Two weeks ago, President Ramaphosa relaxed regulations within the country to level 1. This was followed by the Minister of Home Affairs Aaron Motsoaledi publishing a list of services that his department will offer. The South African Department of Home Affairs had effectively suspended immigration related services such as issuance of visas. However, all immigration related services have been reinstated except citizenship application. The omission of citizenship services and the almost unreasonable suspension of all immigration services until level 1 is reflective of the government’s general reluctance to immigration.
This is especially from those countries that would require a visa to enter South Africa, most of which are in the global south. However, South Africa is not alone in this regard, with countries in the global north having shown an inclination to use vaccine passports to clamp on immigration. For instance, the United Kingdom had to reverse its red listing of South Africa, after a diplomatic storm. The world is to still to witness much of these Covid-19 disguised restrictions as the pandemic subsides and people can travel.
All these restrictions, including in South Africa are depictive of the sensitivity of migration. While Covid-19 had a disruptive effect on countries economies, there is no doubt that the inadvertent benefit of the pandemic to most countries was the disease’s restriction or enablement of arbitrary restrictions on travel. However, considering that much of the world would be reverting to normalcy after high vaccination rates, attention will now focus on the systemic challenges around movement of persons. In Africa this attention will include on how the continent’s biggest trade agreements will enable the movement of persons.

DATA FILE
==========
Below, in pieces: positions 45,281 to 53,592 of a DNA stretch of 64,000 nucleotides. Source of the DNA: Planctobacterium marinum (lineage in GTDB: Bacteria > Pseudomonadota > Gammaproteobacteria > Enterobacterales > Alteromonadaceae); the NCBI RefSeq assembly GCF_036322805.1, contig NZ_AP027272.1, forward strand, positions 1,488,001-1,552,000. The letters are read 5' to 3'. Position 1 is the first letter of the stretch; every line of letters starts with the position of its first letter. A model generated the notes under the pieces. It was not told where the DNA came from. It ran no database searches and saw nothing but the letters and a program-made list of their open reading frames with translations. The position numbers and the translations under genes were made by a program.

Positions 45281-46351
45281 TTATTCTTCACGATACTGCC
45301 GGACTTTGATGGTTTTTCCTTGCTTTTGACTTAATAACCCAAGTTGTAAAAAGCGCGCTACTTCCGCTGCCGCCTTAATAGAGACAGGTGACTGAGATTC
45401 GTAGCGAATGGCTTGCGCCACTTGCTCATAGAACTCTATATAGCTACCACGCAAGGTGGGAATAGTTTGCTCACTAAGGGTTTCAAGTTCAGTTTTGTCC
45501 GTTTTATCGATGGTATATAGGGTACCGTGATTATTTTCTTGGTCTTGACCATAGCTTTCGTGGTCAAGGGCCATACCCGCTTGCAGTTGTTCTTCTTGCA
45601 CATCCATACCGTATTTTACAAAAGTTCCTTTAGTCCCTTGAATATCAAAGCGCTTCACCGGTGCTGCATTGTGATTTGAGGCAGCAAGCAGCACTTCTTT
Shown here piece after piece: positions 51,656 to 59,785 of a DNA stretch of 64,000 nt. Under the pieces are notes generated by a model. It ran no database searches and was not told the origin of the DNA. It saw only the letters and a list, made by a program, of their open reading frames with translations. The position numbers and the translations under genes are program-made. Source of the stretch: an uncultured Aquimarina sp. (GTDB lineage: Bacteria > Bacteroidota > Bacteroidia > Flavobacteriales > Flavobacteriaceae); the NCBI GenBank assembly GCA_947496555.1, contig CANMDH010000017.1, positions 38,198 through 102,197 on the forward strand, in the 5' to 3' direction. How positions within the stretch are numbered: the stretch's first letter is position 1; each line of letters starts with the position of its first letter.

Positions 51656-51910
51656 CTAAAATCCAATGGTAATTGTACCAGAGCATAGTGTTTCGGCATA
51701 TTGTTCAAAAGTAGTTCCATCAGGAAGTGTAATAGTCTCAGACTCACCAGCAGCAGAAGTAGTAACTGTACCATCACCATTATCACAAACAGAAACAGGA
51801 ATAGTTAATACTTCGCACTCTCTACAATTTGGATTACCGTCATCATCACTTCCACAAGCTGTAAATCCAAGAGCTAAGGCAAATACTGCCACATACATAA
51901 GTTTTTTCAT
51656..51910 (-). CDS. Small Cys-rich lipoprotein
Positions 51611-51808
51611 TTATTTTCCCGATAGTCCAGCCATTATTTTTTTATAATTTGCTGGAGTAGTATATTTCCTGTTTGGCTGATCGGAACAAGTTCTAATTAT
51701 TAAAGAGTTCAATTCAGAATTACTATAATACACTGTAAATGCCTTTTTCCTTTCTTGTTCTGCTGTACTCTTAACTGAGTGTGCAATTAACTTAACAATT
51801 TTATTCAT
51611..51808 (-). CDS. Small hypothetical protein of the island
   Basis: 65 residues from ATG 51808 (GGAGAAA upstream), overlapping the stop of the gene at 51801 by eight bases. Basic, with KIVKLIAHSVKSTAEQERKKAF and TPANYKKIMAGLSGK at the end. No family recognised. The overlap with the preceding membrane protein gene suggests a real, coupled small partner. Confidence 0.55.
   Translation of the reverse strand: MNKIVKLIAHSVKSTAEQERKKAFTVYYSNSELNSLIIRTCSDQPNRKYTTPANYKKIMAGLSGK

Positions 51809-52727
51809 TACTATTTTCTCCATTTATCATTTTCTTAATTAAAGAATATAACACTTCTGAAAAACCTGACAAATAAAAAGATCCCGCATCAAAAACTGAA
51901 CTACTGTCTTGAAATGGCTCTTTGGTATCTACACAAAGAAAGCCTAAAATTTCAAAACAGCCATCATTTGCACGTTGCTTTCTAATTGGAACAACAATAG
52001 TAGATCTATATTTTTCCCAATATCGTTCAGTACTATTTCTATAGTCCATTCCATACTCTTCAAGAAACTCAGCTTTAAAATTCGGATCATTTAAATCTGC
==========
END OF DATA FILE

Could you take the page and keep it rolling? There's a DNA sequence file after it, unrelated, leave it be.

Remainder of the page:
There has been a lot of writing, seminars, and speeches around the coveted Continental Free Trade Area. Indeed, there is a reason to celebrate an agreement that is expected to link 1,3bn people, connecting 55 countries and a combined GDP of US$3,4 trillion. According to World Bank projections, the CFTA is projected to lift 30m people out of poverty by 2035. This is in addition to creating between 14-16 million jobs by the same period. All these economic benefits of the CFTA are what keeps African trade diplomats including the Ghana based CFTA secretariat awake. The negotiation of the CFTA has been accompanied by an unprecedented awareness drive aimed at civil society and the private sector. This is done in the spirit of inclusivity. The goal is not to exclude any key stakeholders in this continental trade and economic milestone.